Clean Line Energy: DOE decision on project partnership expected soon

Clean Line Energy continues to make progress on its four transmission projects, Plains & Eastern, Grain Belt, Rock Island and Centennial West, Jimmy Glotfelty, executive vice president of external affairs and co-founder of the company told TransmissionHub March 19.

All of the company’s projects are designed to transport wind energy across HVDC lines from the “wind belt” of the United States to the east.

Glotfelty said he was “hopeful” Clean Line would receive word on a partnership with the DOE “in the next month or two.”

Plains & Eastern was proposed in response to a DOE request for proposals under Section 1222 of the Energy Policy Act of 2005, which allows the DOE to accept private funding for transmission projects. 

If the DOE decides to move forward with the projects, a federal process, including coordination with the Southwestern Power Administration, would be initiated. Collaboration with the Southwestern Power Administration and the DOE would pave a “clear path” through the NEPA process, Mario Hurtado, executive vice president of development for the Plains & Eastern project, told TransmissionHub in October 2011.

Clean Line has held round-table discussions across Arkansas and Oklahoma for the project. The process involves local leaders, elected officials and others giving their input before the company takes the project to the public.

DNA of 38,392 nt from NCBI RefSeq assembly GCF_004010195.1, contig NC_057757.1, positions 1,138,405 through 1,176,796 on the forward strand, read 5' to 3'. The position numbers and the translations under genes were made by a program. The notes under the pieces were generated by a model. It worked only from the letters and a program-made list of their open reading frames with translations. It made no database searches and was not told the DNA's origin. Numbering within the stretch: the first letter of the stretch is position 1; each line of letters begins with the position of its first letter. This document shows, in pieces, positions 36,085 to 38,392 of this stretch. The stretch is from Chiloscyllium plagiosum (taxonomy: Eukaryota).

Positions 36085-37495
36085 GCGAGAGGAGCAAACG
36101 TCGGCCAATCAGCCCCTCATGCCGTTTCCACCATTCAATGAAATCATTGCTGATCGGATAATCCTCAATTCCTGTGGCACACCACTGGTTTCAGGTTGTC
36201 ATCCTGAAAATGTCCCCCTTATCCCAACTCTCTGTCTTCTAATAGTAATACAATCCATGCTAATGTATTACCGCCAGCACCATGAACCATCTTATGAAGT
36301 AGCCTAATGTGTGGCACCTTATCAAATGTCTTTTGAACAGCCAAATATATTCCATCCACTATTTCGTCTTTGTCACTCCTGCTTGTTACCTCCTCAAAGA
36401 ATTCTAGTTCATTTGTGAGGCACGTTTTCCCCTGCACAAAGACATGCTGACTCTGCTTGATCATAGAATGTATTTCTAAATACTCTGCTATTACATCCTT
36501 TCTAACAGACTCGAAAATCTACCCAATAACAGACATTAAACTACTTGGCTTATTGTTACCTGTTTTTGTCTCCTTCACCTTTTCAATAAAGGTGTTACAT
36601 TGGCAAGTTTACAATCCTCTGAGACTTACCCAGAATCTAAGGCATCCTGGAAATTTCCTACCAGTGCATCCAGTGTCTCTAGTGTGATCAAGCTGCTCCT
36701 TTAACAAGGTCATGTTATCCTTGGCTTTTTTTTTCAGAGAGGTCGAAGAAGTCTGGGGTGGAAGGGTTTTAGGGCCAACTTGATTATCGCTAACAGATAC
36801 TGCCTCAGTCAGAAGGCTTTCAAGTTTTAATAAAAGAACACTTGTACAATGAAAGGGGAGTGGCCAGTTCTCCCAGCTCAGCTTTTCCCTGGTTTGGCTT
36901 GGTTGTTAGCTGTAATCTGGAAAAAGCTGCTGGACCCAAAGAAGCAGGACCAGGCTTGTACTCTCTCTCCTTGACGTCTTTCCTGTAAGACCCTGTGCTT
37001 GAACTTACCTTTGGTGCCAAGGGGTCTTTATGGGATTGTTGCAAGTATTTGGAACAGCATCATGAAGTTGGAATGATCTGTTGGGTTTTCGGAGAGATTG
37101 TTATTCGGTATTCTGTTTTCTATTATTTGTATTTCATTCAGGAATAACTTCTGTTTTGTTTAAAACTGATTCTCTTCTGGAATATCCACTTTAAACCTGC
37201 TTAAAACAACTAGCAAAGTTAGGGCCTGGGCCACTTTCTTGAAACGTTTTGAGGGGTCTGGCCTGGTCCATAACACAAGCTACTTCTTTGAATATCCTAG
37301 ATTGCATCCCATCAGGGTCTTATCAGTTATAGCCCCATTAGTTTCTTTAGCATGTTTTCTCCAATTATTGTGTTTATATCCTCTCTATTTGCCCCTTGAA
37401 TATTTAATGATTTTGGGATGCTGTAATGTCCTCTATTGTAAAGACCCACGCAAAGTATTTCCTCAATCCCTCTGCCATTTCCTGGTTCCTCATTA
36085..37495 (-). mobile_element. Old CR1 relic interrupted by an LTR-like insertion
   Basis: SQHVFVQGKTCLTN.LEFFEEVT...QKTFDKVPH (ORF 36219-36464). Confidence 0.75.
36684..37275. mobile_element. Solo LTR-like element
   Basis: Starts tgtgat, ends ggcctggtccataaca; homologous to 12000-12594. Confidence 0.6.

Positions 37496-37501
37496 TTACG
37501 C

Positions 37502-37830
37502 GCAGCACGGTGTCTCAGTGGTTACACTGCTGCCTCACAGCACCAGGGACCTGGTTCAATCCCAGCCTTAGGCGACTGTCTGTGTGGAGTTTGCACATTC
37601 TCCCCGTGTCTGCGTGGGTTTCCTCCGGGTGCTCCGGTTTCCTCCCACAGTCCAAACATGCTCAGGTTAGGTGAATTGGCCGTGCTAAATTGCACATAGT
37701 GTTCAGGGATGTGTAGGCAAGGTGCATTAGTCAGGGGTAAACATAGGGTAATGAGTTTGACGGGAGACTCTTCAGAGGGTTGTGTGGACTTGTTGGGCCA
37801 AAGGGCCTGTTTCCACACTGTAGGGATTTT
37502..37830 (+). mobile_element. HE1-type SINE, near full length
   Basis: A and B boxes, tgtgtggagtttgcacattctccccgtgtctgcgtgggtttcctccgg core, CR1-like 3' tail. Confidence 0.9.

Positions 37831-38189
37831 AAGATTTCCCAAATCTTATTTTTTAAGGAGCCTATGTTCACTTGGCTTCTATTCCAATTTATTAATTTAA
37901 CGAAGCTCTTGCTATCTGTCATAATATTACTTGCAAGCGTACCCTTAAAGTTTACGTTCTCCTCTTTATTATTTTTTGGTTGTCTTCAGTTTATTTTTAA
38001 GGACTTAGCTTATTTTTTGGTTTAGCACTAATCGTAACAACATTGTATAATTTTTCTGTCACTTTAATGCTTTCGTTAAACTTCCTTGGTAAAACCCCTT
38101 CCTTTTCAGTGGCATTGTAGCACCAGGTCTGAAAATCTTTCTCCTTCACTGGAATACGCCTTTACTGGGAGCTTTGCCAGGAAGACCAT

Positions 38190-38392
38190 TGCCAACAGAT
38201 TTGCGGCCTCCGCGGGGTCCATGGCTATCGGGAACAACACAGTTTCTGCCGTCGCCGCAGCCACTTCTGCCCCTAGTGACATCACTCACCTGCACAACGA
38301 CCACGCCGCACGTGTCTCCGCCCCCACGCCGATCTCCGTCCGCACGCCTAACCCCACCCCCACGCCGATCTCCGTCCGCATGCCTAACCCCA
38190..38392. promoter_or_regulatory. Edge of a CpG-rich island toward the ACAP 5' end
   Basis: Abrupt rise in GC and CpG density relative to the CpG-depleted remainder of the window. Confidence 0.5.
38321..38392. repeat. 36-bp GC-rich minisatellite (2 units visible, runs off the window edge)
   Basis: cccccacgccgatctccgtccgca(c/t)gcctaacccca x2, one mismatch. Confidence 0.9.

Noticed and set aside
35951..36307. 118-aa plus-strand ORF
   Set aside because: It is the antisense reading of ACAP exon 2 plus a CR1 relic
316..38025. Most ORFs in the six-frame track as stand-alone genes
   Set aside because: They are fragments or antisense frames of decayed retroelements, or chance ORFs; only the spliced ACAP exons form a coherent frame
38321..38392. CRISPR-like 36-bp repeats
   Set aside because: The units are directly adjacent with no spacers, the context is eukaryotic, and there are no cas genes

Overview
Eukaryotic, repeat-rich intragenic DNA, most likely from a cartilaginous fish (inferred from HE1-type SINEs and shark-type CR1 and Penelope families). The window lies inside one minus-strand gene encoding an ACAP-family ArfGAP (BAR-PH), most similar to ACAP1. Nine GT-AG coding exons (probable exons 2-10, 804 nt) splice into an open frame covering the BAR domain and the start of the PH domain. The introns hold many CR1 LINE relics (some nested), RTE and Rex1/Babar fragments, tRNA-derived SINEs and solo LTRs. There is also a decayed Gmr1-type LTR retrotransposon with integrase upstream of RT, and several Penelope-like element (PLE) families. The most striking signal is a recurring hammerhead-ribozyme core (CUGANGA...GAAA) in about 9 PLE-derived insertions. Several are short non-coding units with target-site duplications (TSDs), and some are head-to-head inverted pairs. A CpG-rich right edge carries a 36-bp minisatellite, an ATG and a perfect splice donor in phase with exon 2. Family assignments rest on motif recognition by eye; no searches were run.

“The sole goal of those [round-table discussions] is to incorporate feedback,” Glotfelty said. 

Plains & Eastern is a 800-mile, 600-kV transmission line that originates at the Diamond substation in Oklahoma and terminates at the Memphis substation in Tennessee, according to TransmissionHub data.

The company’s application for DOE collaboration is also for the Grain Belt project, Glotfelty said.

“Grain Belt is still moving,” he added, noting that the company is currently trying to find the right substation to interconnect within PJM. “The [public] outreach is going well; finding the best place to interconnect is tough and we’ll take a bit of time doing that,” he said.

The company is currently holding round tables for Grain Belt, the spokesperson added.

Grain Belt is a 550-mile, 600-kV transmission line that originates at Spearville, Kan., and terminates at St. Francois, Miss.

For the Rock Island project, Clean Line has narrowed the route from a 10- to 20-mile corridor to a two- to five-mile corridor, a process that has taken six to nine months, Glotfelty said. For the Rock Island project alone, the company has performed outreach with 40,000 landowners, according to a spokesperson for the company.

“That’s the process where you really need to work with landowners to find the appropriate route along property,” Glotfelty said.

Rock Island is a 500-mile, 600-kV transmission line that originates in Central Illinois and terminates in Northwest Iowa, and is expected to be operational in 2014 or 2015, according to TransmissionHub data.

For the Centennial West project, the company has an agreement with the Western Area Power Administration and the Bureau of Land Management to be its co-leads for the NEPA process. “We’re finalizing the advanced funding agreement with Western,” Glotfelty said.

Centennial West Clean Line is a 900-mile, 600-kV HVDC transmission line that originates at Guadalupe, N.M., and terminates at Mira Loma, Calif.

About Rosy Lum 525 Articles
Rosy Lum, Analyst for TransmissionHub, has been covering the U.S. energy industry since 2007. She began her career in energy journalism at SNL Financial, for which she established a New York news desk. She covered topics ranging from energy finance and renewable policies and incentives, to master limited partnerships and ETFs. Thereafter, she honed her energy and utility focus at the Financial Times' dealReporter, where she covered and broke oil and gas and utility mergers and acquisitions.